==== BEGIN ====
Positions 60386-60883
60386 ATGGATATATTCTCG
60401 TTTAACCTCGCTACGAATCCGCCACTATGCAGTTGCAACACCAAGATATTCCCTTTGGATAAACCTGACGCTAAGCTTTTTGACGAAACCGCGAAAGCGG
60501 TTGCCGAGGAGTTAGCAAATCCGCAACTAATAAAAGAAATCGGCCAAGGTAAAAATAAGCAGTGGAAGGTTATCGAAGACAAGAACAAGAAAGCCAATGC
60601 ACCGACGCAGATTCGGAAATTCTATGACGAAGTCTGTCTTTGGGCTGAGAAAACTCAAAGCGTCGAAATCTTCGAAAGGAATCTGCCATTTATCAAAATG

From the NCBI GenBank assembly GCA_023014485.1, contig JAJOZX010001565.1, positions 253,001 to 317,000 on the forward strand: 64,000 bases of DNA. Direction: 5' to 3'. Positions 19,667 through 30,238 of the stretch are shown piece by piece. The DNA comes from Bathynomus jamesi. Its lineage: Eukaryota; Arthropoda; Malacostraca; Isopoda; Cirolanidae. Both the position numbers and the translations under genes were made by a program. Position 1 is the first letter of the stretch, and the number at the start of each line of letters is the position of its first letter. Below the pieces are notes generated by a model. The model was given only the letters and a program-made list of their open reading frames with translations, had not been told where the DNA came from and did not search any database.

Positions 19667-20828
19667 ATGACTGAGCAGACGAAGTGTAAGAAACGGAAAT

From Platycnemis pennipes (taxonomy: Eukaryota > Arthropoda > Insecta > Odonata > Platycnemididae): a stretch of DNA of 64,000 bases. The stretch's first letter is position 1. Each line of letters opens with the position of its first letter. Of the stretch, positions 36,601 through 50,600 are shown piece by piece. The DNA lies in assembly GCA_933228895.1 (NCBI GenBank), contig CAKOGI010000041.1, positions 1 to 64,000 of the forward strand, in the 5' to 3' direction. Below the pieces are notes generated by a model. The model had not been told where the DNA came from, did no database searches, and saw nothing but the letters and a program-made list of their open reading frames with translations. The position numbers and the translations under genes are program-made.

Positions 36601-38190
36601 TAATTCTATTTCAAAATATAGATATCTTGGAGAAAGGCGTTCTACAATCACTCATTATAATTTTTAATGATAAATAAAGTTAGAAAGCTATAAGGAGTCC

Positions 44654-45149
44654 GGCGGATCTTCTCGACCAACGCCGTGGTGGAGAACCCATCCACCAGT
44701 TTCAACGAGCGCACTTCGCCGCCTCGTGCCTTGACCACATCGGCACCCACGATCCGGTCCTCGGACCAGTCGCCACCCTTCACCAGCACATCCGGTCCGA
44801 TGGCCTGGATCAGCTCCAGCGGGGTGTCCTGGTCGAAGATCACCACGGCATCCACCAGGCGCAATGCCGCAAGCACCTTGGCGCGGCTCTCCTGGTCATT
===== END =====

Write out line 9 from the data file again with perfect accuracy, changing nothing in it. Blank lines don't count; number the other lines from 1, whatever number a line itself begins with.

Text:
From Platycnemis pennipes (taxonomy: Eukaryota > Arthropoda > Insecta > Odonata > Platycnemididae): a stretch of DNA of 64,000 bases. The stretch's first letter is position 1. Each line of letters opens with the position of its first letter. Of the stretch, positions 36,601 through 50,600 are shown piece by piece. The DNA lies in assembly GCA_933228895.1 (NCBI GenBank), contig CAKOGI010000041.1, positions 1 to 64,000 of the forward strand, in the 5' to 3' direction. Below the pieces are notes generated by a model. The model had not been told where the DNA came from, did no database searches, and saw nothing but the letters and a program-made list of their open reading frames with translations. The position numbers and the translations under genes are program-made.